“I won’t forget the happiness I had, but I will forget the hate.”
What’s the Story?
Soya lives a peaceful high school life, despite the fact that he has no memory of his past. Then one day a strange structure (and boy is it strange) begins floating its way towards the city. Seven superheroes arrive to defend humanity, but then Soya remembers everything, including his brother and the dragon that destroyed his world. Now with the help of gothic lolita Ginko and the giant two-legged cat Sensei (really the cat should have been a give away that not all was normal for Soya), Soya sets out to get his revenge and defeat the superheroes that are the planet’s only hope. Be prepared for a three-way battle for the fate of the human race, will they choose death and destruction, to be sealed away forever or could they possibly choose…love.
I originally went into this series blind and maybe that’s the best way to approach it. It’s not that knowing the plot will ruin this for you, but this show is like a magic sleight of hand trick that keeps getting more and more elaborate without ever crossing into convoluted. I’ll admit my initial draw to this series was just how weird it is. You’ve got a giant cat that goes around on two legs, continually trying to peek up the skirts of his anime figures, and don’t even get me started on the Nebula Weapons (seriously can we check on the guy who designed all of them, I think we may need to confiscate whatever he’s been smoking). Yet, the more I watched this show the more I got drawn in and the more I fell in love. (I mean I was on the verge of tears watching a show that involves a spaceship shaped like a giant dog! What is going on here?).
Planet With, when you boil it down, is a show with something to say and while said message may become more and more obvious as the series goes on, that doesn’t stop it being any less important. Planet With is a show about love, about seeing things from different perspectives and even forgiving those that have wronged you in the past. The show even throws in a line in the final episode where it point blank tells you that it doesn’t mind if you don’t agree with it, just try to see things from someone else’s point of view. I feel that kind of message is so important, and especially relevant nowadays.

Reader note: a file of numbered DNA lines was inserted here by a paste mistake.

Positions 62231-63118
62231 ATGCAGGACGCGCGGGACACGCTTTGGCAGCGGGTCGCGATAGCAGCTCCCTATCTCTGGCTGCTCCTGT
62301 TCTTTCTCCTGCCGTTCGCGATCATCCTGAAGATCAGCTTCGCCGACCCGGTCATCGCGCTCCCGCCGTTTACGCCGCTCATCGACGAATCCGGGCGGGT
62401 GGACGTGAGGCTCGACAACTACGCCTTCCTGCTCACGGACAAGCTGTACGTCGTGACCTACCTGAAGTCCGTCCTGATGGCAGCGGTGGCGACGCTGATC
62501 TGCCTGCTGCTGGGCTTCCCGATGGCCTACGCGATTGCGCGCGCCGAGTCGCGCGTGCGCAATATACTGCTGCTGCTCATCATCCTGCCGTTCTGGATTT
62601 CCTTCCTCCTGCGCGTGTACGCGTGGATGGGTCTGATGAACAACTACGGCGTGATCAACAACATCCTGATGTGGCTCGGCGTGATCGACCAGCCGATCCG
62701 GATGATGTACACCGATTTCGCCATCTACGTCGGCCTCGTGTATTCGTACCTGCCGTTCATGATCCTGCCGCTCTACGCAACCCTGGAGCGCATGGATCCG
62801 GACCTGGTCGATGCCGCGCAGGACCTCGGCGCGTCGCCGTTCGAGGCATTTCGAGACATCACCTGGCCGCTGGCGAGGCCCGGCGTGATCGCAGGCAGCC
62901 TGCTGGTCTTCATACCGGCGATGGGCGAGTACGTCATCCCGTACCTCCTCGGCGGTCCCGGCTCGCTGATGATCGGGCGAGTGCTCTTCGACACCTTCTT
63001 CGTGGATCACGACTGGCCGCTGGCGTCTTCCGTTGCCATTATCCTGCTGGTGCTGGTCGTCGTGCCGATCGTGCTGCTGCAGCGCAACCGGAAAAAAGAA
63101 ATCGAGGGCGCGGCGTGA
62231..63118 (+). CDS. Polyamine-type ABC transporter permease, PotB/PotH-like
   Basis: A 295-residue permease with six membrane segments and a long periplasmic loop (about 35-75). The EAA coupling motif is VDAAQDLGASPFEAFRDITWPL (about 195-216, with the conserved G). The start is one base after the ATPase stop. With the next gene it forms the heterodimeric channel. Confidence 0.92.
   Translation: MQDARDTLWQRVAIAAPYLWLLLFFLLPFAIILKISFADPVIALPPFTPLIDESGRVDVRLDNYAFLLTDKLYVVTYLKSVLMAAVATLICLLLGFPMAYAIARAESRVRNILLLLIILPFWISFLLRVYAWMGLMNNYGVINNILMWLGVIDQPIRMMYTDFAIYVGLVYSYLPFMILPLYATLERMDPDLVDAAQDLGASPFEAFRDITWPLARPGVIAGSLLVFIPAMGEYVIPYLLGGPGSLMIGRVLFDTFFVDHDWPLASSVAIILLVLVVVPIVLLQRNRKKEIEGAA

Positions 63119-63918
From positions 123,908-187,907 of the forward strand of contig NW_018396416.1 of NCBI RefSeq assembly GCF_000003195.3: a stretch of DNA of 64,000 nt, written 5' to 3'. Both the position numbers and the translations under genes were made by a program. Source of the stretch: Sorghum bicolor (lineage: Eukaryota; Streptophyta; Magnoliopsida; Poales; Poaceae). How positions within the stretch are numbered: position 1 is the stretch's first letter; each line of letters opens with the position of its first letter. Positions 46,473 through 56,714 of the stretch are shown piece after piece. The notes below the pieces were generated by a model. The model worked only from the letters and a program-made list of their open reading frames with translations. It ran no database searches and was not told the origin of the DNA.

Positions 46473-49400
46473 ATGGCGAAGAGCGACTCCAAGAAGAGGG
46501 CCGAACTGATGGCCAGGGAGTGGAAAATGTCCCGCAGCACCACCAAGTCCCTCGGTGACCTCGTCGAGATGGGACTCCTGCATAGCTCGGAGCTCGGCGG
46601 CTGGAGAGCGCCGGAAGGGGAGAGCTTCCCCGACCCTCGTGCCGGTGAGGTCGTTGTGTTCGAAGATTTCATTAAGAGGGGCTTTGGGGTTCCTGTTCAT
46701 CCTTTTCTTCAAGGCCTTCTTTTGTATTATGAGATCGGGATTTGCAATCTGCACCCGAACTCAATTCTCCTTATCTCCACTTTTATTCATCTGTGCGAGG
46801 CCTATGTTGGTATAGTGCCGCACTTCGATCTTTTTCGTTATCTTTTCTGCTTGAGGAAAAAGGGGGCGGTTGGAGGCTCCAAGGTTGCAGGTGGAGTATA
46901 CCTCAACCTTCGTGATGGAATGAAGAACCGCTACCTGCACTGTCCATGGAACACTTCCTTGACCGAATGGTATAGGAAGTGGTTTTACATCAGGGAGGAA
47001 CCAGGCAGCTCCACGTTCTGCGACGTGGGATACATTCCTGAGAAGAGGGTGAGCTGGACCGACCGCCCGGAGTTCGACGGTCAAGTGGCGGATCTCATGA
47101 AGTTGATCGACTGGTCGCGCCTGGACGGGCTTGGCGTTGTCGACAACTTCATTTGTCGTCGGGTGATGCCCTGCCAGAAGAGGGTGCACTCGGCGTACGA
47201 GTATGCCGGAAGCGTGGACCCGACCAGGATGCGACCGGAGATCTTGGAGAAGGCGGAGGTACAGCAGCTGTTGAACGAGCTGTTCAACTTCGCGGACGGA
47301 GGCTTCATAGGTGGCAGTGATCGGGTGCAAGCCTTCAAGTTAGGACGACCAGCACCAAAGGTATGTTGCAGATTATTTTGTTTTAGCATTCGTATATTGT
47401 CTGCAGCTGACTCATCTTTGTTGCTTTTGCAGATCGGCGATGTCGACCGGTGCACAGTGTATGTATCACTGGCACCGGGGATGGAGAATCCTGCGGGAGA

What I find most surprisingly is how it manages to weave this message into every aspect of the plot without screaming it at you from a soapbox. The plot of this series is so laser focussed and constantly moving, the first few episodes do have a slightly episodic feel to them, but that quickly changes and the show just keeps growing and growing without ever losing focus. I’m surprised by just how much world building, background and plot that this show manages to fit in without any aspect of it ever feeling rushed. Everything is perfectly balanced and paced to give you the prefect ride towards that finish and every episode is packed full of action, humour and charm.
Actually there is something that I wanted to bring up about the action in this series. I know this is an original work, but there’s something about it that just feels so old school, in a good way. I can’t work out whether it’s the pacing or the soundtrack (which is awesome), but so many of the fights have this old school feeling that I can’t quite put into words. They feel epic to a level that I haven’t felt in a while. Maybe it’s just that I’m invested in all of the characters, and I do mean all. There are no real villains in this show, oh there are opposing forces for certain, but as we get to know each group in this conflict we learn that all of them have their reasons for what they’re doing (something that I always love in a story).
With the main characters I suppose its best to start with Soya, seeing as he’s the main character. Like a lot of the characters and some of the plot itself, he’s a bit of a slow burn. Oh he’s likeable enough as a protagonist at the start and it’s fun to see him interact with the people around him, and how unfazed he is by being taken care of by a giant cat (no, I’m not dropping that). Yet as the show continues and we learn more about him, we get to see him grow and develop into a fine young man and one that I can easily root for in any conflict. Even characters that at first you assume are just there to be funny little side characters turn out to have a surprising amount of depth. Ginko is a treasure trove of hidden depth and the moment when she told Soya that she sees him as her little brother was seriously one of the most heart-warming moments I’ve seen in years. Even Sensei (the giant cat), has a lot more to him than you first realise and I was surprised how much of this story was actually about him. That’s something this series continually did, surprise me and is the reason this has been one of my favourite series of past couple of years..
Planet With is a surprisingly deep and enjoyable series that more people should be talking about. It is perfectly paced with a story that continually surprises and characters that are all loveable. The action is epic and the animation bright and colourful (it even manages to integrate its 3D animation in a good way). I know there has been a wealth of great shows of late, but if I can convince anyone to add this to their ‘Must Watch’ list then I shall consider my job done. This series is more than worth it.
Chris Joynson, aka the Infallible Fish, is a writer, blogger and lover of animation living in Sheffield. The blog updates every Friday.